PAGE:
Drug-delivery systems such as nicotine patches are designed to transfer substances from textiles into skin. The Hohensteiner Institute, Bönnigheim, Germany, studied various microcapsule depot structures with regard to mechanical strength, capacity to release substances in continuous and controllable amounts, and resistance to washing; staff also evaluated various casing materials and methods of applying microcapsules to textile bases, such as cotton and polyester. Elements studied were fed into an evaluation matrix to assess the effectiveness of different systems and methods of application.
Microcapsules with a small dimension and a melamine or chitosan casing combined with an appropriate binder proved to be most resistant to washing when applied to textiles. Chitosan microcapsules filled with cosmetic substances are released in sufficient quantities from microcapsule depot structures in textiles to skin, suggesting new approaches to cosmetic skincare. Encapsulation of biological substances to promote wound healing look promising for medical applications, but require further refinement to ensure that the dose control is accurate enough.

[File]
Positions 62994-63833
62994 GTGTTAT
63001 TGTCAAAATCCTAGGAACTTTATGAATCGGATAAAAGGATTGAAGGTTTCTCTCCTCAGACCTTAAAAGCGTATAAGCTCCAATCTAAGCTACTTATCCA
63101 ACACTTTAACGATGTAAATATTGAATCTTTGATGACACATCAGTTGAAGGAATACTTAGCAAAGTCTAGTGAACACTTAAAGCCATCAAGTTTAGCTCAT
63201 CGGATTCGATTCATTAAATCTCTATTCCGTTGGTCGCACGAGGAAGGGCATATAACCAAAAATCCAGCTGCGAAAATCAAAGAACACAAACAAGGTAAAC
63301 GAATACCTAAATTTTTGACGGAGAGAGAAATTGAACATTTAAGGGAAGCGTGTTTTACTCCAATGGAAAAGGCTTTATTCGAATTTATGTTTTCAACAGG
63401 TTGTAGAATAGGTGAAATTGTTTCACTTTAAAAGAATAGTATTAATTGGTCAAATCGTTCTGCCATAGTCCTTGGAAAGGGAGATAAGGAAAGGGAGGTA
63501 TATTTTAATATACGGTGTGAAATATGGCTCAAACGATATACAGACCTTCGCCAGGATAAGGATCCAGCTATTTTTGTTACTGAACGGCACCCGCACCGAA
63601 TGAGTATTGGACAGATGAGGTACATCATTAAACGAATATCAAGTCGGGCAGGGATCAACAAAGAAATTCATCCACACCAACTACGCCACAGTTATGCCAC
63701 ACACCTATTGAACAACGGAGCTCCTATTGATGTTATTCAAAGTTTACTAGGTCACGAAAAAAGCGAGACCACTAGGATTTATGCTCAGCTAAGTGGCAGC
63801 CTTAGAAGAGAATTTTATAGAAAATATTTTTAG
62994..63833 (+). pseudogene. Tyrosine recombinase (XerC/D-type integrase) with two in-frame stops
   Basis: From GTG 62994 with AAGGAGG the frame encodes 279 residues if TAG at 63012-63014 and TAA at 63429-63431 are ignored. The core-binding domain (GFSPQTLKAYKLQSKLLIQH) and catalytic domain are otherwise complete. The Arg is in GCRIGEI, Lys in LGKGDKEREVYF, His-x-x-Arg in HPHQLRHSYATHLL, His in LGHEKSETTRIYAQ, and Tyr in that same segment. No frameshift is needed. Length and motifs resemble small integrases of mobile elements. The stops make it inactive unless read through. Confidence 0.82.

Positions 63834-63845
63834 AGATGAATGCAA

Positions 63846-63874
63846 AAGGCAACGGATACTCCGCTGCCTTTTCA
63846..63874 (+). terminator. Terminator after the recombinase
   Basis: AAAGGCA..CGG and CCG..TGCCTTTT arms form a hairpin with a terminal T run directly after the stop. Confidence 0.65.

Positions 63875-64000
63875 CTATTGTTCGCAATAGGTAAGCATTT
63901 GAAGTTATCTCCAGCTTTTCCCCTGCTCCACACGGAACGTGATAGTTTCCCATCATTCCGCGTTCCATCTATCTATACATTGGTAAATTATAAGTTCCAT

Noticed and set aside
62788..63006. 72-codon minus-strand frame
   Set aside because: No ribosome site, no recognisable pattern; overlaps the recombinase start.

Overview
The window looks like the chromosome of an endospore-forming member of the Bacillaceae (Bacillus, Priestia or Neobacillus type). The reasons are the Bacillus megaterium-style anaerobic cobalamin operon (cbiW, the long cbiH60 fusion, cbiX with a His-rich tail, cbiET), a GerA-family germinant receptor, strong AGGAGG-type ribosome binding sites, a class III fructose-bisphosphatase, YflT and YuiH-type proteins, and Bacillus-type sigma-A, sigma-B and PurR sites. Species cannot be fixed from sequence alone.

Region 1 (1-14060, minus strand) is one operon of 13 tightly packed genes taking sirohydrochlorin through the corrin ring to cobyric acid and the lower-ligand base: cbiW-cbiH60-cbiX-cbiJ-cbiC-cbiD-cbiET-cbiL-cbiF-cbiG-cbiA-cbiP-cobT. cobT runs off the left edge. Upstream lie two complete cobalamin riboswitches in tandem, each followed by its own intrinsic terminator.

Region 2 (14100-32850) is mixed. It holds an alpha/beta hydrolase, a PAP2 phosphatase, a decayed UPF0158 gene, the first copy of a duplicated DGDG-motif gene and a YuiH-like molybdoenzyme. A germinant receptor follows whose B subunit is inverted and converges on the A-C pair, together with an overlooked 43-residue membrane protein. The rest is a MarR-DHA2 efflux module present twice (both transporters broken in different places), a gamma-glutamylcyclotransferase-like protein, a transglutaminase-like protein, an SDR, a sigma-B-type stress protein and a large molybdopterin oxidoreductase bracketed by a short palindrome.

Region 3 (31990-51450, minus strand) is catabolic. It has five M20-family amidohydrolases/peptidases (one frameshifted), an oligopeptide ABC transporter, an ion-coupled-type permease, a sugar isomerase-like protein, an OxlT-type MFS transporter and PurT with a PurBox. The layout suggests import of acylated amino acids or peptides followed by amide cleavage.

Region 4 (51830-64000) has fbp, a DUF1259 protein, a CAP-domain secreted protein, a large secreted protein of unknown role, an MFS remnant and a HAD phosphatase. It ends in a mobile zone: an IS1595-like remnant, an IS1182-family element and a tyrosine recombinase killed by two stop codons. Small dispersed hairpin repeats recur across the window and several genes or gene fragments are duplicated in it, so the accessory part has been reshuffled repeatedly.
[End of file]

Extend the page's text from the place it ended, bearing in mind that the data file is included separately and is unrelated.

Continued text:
Microcapsules and their casing materials must be verified as biologically safe in accordance with EN ISO 10993, and the Hohensteiner Institute recommends that manufacturers state if microcapsules are being used and what ingredients they contain, in the interest of consumer safety.
To read more about the study results, visit the Web site at www.hohenstein.de.